Once the first computer viruses, worms, and other malware had appeared on the scene, it was not long before software vendors, like McAfee and Norton, began to provide users with anti-virus software as a defense. And then it wasn’t too long before the first scareware appeared to take advantage of that environment. In one classic incarnation, scareware (which is essentially a “social engineering” attack) presented a message to the user, frequently in a pop-up window from a dodgy web site, saying that the user’s computer was infected with some dire virus. The message would go on to say that terrible things were bound to happen; however, the user could return to serenity if (s)he purchased a special anti-virus program, which by lucky coincidence could be accomplished by simply clicking a link in the message. The claimed infection was, of course, generally non-existent, and the anti-virus software worthless. (It might erase some anodyne system file as “proof” that the infection had been removed.)
Usually, this was just a means of extracting money from gullible users, although it was always possible that the “anti-virus” software was the real malware. If the user can be induced to install some arbitrary bit of software, the game is essentially over as far as defending the system goes.
This past week, Ars Technica reported that the US Federal Trade Commission [FTC] had filed six lawsuits in US District Court against 14 companies and 17 individuals the FTC says have been engaged in a similar scareware scam, with a twist: the initial approach was decidedly low-tech, via a telephone call.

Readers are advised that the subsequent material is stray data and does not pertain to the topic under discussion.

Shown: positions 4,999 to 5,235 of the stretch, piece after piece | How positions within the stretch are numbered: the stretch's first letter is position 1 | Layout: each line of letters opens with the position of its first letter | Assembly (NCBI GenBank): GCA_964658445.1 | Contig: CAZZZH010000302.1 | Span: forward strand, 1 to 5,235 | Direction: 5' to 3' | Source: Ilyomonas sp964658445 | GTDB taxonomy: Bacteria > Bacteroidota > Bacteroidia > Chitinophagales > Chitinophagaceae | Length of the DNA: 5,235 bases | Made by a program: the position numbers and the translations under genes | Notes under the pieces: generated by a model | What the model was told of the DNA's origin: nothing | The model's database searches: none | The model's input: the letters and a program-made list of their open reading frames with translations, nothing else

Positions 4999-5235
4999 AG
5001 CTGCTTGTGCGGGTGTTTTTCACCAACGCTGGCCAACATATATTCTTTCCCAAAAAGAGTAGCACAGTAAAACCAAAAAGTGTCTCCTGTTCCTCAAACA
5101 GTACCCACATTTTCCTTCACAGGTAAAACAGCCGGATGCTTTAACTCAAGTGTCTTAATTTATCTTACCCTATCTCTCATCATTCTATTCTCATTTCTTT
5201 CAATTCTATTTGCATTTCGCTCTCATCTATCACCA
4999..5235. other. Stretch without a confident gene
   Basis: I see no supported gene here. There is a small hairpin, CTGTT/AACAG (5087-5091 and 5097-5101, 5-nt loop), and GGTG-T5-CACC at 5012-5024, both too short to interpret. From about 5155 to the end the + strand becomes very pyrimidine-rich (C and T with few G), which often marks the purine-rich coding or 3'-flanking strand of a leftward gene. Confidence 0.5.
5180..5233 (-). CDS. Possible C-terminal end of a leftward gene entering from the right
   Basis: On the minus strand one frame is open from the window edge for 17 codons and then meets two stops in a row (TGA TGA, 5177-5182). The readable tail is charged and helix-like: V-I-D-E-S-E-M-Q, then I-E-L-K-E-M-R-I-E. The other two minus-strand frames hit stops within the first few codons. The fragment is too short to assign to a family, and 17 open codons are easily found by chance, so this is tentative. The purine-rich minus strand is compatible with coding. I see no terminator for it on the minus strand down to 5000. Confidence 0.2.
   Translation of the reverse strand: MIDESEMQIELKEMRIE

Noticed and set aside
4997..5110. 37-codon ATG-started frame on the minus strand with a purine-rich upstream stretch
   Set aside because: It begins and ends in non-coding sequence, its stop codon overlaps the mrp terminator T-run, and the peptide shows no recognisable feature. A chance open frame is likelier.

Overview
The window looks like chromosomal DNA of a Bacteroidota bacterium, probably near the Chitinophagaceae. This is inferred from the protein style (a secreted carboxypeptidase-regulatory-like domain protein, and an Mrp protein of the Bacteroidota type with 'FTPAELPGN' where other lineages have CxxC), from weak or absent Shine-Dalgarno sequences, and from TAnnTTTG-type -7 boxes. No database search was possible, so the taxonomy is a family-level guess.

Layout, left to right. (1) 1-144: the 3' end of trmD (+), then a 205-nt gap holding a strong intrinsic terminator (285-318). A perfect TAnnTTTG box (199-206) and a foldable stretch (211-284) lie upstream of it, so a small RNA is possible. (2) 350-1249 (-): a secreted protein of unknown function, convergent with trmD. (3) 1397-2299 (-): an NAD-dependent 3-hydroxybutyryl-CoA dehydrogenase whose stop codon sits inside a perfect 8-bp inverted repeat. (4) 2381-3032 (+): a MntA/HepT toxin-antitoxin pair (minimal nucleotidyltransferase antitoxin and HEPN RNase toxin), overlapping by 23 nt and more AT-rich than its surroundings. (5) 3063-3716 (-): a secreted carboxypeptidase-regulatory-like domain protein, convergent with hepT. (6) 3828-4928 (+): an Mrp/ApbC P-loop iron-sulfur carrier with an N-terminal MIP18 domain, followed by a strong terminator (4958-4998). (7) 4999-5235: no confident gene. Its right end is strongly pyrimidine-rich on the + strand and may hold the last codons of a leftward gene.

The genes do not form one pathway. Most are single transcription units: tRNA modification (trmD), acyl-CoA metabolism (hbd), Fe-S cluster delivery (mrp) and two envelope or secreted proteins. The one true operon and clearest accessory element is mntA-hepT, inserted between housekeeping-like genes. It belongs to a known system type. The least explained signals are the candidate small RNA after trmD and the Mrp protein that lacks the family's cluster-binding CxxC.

By cold-calling victims and claiming to be from companies like Microsoft, Dell, and McAfee, the scammers directed users to a harmless error log on their computers and told them it was a sign of a serious infection, the FTC said. The alleged scammers went on to charge anywhere between $49 and $450 to “fix” the consumers’ computers.
The callers claimed that routine warning or error messages in system log files indicated a grave malware infection, which they, by lucky chance, could fix. (The means are different, but the basic idea of the scam is preserved.) The FTC says that one company went so far as to purchase Google search ads, which showed up in searches for terms like “McAfee” or “anti-virus support”.
As with most of the original scareware scams, these callers apparently only wanted the money paid for their non-existent “services”, but the potential for something considerably worse is still there.
The basic lesson here is very simple, and applies to areas other than technology, too: don’t trust unsolicited phone calls, or E-mails, or …